I just think we’re dealing with a finicky generation that demands what it wants, when it wants, how it wants and where it wants it. That’s how we’ve been raised and what we’ve been conditioned to expect. Unfortunately, that’s who we have to sell the news to, not just as a product to produce and consume but for the civic reasons of an informed population. Ready or not, knowledgable or not, tuned-in to YouTube or to CNN and reading The New York Times or relying on Digg for the day’s news, these same kids, my peers, are the ones who will become the next Congressmen, the next business owners, the next teachers, and some day, even the president.

It’s not that we’re not interested in the news. We are! It’s that we’re not interested in sitting down and pouring over the paper with our morning coffee. We grabbed our grande low-fat carmel macchiato at Starbucks on the way to the gym before heading to work for a 10-hour day. We absorb much of our news in headlines and snippets. We want to be entertained and informed not preached at. It’s hard to capture someone who doesn’t sit still for 10 minutes a day and convince him to read the paper in the traditional sense. Not going to happen. It takes me a week to read a magazine because I read little bits at a time. Not that I’m not interested. There’s just so much else competing for my time. But when something compels me enough, I will sit down and take that 10 minutes to read a good, in-depth story or click through every single link on a story that I care about.

I agree with the assessments of the Observer staffers that newspapers need to take more risks. Risk-taking is so overhyped it’s almost cliche. But, I think if you want to grab people standing in line to buy the overpriced coffee at Starbucks, you have to surprise them. Catch them off guard and get them to pick up the paper. Do this routinely, and they’ll routinely come back.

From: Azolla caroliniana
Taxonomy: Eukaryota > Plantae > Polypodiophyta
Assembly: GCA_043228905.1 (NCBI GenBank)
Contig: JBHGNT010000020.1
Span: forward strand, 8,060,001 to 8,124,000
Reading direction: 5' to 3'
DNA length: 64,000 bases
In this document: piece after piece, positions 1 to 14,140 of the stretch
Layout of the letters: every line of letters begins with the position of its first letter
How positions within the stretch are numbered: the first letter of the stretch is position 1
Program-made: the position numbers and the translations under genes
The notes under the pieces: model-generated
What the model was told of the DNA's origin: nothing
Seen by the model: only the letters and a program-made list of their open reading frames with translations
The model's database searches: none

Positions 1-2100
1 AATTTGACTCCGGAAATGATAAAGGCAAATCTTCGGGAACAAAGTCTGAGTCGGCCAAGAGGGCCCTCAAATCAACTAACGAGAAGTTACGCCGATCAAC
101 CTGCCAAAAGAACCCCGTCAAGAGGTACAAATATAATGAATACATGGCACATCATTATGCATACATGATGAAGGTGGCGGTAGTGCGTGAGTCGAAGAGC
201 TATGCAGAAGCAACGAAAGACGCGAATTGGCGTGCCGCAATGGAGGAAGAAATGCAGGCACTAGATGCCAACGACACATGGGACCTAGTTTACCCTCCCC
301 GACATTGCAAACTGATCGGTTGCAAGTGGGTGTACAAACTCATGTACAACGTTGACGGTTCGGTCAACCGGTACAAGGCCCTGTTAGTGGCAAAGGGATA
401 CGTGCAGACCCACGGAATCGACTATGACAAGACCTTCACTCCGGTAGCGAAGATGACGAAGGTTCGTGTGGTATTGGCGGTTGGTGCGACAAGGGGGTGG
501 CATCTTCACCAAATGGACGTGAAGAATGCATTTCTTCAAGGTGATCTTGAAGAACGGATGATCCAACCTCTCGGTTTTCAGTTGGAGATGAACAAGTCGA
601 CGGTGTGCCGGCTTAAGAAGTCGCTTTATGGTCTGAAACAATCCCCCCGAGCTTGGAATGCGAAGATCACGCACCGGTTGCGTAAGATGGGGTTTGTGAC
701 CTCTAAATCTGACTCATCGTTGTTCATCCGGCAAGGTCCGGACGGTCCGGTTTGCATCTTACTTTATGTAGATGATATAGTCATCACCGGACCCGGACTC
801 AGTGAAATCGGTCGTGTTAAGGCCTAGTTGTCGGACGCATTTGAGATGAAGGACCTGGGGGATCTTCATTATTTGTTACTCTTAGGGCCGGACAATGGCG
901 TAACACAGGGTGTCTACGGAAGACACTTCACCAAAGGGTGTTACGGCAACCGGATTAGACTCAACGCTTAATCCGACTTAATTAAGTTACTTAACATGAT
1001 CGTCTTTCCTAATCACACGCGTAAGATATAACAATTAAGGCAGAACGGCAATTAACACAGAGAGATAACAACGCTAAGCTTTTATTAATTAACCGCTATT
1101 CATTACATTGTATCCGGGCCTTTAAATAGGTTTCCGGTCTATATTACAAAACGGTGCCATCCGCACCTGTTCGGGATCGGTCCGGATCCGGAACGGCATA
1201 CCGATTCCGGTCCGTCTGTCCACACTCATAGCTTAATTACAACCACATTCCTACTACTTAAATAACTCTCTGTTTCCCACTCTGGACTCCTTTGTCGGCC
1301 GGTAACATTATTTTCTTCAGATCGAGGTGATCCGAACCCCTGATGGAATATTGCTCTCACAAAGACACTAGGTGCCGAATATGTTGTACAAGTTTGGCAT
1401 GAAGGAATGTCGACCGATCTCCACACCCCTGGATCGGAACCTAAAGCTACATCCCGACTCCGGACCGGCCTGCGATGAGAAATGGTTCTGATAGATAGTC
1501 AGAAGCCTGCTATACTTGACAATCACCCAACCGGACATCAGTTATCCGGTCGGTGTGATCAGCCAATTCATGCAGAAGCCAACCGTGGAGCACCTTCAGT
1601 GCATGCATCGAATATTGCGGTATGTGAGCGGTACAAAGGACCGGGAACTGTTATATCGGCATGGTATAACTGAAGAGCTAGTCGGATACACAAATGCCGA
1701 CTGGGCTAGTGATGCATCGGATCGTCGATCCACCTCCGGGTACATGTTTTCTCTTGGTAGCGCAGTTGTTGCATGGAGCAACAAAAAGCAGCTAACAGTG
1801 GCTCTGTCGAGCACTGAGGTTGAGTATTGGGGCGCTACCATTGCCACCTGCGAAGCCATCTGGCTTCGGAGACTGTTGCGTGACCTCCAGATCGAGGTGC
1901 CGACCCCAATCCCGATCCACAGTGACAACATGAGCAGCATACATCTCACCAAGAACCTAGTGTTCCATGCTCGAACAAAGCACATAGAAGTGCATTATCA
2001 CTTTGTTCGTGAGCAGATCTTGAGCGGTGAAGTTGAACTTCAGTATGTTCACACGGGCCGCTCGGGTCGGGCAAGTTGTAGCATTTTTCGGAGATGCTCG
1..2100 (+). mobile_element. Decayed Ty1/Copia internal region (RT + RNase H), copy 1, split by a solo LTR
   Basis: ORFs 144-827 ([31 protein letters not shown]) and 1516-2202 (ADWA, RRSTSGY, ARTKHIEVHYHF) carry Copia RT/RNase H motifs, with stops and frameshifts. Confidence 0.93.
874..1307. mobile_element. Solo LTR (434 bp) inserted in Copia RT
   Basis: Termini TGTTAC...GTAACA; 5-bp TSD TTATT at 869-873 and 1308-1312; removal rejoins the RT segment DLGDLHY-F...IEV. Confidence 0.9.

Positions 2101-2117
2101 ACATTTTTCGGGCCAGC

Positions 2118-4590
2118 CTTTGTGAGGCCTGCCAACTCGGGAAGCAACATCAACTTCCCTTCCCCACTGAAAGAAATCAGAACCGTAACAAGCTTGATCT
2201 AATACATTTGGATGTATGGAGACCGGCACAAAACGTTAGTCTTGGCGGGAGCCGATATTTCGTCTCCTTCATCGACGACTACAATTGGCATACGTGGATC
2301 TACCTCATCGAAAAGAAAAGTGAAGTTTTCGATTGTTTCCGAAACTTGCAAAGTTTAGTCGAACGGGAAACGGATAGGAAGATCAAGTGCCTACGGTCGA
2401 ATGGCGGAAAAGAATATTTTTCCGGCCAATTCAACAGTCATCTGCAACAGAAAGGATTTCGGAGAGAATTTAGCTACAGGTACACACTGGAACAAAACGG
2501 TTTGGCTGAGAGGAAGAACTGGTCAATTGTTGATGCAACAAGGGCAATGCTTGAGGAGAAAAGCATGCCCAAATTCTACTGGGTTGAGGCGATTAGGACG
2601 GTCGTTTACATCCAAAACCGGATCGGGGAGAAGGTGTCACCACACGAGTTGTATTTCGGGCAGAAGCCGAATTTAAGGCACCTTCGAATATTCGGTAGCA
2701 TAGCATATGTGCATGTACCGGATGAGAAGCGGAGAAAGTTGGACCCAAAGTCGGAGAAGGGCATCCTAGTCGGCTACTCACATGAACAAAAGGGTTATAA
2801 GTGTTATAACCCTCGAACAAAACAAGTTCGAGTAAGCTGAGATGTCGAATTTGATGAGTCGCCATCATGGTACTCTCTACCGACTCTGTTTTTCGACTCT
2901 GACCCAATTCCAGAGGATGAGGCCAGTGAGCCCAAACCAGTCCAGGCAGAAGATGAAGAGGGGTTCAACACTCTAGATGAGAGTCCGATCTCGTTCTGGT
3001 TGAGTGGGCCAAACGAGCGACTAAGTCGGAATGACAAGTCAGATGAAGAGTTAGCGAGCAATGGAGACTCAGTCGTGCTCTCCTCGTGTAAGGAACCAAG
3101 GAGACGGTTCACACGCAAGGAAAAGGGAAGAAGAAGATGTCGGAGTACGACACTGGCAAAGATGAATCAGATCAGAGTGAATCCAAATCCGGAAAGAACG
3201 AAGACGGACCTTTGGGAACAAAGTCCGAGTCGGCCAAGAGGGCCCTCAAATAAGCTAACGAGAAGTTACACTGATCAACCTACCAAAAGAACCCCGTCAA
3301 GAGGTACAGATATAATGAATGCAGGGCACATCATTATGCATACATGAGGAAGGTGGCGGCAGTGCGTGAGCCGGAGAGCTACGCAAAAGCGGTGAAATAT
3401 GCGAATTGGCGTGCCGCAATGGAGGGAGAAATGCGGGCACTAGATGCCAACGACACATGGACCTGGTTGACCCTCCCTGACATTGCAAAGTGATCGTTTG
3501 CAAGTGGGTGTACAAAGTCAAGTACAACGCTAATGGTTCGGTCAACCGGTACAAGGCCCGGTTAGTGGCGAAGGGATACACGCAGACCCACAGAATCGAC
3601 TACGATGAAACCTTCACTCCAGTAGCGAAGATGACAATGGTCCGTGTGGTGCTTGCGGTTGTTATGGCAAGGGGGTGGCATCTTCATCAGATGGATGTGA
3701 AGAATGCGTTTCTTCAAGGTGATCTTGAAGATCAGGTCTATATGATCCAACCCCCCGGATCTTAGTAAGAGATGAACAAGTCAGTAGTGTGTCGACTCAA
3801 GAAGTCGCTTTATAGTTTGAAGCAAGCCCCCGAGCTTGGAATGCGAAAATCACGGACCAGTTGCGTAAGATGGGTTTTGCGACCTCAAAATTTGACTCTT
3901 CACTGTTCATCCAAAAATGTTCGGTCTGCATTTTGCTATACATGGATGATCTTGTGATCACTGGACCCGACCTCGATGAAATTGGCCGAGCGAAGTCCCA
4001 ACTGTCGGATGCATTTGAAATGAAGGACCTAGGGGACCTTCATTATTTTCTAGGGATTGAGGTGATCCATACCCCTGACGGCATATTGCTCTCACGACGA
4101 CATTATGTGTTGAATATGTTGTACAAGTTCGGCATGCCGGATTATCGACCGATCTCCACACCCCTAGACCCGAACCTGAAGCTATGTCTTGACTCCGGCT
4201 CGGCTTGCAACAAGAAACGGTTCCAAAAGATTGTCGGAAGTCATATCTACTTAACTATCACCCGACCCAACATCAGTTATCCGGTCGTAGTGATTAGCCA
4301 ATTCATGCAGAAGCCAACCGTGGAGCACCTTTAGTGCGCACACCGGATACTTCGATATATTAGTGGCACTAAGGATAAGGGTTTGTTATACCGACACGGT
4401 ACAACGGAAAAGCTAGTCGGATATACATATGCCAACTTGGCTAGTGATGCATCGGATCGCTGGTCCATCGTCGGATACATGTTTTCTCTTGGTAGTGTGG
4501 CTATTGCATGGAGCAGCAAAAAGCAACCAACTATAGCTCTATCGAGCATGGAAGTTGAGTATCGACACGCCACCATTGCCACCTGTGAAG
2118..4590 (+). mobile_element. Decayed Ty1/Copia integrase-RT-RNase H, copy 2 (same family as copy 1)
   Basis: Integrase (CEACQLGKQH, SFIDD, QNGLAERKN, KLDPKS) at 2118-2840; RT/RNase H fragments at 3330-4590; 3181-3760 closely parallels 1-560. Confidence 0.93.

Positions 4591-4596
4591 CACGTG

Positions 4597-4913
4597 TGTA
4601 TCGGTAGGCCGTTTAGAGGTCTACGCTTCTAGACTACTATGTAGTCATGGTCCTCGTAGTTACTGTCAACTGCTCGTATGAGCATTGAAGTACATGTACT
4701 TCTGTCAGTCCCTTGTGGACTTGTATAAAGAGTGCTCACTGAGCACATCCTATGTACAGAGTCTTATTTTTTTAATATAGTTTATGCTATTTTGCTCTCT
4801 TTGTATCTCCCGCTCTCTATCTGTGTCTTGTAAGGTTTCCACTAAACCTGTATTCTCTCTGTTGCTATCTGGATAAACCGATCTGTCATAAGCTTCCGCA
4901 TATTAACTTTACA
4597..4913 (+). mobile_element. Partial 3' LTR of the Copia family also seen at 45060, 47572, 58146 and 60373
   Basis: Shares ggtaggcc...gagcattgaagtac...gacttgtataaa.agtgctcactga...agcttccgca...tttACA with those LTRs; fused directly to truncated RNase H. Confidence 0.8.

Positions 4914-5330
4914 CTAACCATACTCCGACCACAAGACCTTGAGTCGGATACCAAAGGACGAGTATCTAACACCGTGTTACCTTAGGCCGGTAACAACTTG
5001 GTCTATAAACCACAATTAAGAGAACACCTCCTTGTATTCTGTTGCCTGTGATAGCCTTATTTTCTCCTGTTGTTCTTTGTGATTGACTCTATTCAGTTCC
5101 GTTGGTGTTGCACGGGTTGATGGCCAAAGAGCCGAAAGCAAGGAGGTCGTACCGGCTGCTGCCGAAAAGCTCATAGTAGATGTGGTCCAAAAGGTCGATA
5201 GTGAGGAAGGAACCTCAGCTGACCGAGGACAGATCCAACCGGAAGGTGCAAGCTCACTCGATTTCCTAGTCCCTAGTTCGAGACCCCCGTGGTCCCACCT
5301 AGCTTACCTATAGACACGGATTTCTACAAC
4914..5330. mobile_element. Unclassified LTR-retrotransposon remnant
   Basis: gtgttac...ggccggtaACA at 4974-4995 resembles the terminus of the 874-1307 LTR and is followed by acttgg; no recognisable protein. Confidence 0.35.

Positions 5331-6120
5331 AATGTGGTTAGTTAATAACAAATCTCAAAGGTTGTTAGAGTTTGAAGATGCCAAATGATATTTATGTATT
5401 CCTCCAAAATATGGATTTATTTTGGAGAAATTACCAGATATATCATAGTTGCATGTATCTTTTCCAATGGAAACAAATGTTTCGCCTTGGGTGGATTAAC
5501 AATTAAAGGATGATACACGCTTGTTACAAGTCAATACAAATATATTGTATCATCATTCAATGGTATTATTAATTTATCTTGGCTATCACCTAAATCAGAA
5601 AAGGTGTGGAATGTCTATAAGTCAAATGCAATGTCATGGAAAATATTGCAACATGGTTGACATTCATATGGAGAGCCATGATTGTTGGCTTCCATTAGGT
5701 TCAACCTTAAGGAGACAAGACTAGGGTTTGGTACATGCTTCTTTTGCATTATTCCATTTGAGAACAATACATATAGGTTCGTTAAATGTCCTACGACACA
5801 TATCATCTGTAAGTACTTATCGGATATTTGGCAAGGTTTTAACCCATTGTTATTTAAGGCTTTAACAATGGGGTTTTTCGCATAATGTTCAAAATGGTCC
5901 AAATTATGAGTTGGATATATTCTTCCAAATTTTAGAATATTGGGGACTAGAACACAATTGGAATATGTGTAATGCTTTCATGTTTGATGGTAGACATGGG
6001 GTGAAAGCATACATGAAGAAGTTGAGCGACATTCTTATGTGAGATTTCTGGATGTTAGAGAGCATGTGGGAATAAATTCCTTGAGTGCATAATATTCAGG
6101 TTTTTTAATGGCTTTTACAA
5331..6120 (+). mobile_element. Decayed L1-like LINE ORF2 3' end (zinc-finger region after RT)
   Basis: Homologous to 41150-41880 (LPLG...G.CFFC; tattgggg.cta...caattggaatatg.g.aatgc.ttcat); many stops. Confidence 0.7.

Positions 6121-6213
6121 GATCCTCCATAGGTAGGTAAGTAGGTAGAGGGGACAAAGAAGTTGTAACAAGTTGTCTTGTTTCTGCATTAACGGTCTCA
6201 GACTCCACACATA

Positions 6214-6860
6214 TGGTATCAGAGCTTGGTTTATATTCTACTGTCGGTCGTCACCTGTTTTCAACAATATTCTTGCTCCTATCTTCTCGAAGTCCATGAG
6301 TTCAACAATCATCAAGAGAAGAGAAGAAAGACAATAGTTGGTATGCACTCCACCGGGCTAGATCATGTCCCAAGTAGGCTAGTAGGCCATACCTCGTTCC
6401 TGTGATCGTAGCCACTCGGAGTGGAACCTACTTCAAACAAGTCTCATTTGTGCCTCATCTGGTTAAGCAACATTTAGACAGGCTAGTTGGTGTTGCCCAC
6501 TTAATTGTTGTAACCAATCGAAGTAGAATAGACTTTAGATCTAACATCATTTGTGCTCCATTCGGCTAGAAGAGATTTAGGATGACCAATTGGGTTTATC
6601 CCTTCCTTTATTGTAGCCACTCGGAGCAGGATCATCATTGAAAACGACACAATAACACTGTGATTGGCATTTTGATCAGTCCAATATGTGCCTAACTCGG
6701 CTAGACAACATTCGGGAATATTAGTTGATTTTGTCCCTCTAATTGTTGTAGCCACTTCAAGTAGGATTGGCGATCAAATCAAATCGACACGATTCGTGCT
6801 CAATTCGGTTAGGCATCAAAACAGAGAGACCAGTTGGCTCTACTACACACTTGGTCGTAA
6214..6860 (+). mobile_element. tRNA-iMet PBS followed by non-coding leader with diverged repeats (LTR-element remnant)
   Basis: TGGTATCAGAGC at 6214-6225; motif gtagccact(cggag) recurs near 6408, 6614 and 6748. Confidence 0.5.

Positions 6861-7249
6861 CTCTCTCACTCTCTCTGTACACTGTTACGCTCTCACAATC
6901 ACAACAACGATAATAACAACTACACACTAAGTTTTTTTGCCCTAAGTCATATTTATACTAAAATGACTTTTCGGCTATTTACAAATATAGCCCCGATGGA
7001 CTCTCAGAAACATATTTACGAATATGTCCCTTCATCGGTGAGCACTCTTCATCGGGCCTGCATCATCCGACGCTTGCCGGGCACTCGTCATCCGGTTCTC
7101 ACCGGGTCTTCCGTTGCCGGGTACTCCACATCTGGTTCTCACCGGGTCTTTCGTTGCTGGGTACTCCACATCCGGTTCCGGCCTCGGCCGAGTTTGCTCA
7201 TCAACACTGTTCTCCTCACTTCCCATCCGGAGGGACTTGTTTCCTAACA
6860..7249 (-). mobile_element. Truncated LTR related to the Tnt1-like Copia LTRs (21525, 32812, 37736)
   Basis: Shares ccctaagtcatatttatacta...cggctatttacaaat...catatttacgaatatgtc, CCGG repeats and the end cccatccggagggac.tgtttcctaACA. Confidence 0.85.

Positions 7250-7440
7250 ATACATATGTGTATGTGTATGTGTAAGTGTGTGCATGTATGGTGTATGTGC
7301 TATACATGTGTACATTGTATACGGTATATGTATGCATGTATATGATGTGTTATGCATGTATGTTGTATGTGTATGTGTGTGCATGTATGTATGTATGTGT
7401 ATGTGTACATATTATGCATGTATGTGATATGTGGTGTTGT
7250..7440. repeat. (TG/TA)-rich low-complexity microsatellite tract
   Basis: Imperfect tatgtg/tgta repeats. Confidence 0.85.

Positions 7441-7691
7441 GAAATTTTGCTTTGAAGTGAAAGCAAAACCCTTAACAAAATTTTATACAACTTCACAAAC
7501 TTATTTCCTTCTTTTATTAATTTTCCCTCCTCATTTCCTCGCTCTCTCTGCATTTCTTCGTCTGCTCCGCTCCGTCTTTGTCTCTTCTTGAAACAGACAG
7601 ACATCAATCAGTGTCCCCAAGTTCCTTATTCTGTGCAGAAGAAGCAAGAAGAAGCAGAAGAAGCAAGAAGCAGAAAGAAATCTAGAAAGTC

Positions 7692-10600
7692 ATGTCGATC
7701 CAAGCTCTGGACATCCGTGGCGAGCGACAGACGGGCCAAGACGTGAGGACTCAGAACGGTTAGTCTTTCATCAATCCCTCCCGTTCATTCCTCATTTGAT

And avoid being the not-cool-kid trying to befriend the cool kids. Don’t do something online or otherwise because there’s buzz around it. Do it because it enhances the story, because it helps get the point across in a different way. Don’t force it. But be willing to try and to fail a few times. Hell, let the younger staff members do this for you. Earlier this week I made a comment about a story I saw on some Web site to my editor, and I was caught off guard that he’d never heard of the site. Then he made a comment that I think puts it in perspective: “I don’t have to read it. That’s why I hire people like you, so we’re all reading different things.” Do that, and then get everyone together to brainstorm what they find.

I don’t have an answer to the stresses facing the industry today. I’m 21. I haven’t been alive as long as many people have been working in this business. Even as a young journalist at the fault line of both the media industry and my generation, I’m still waiting to see how it shakes out and offering my ideas and insight where I can help. Other than that, all I can do is offer my sincere hope that I am able to keep producing stories that matter. Because I don’t care if it’s ink on dead wood or a series of 1s and 0s, there are stories that will always have the need to be told.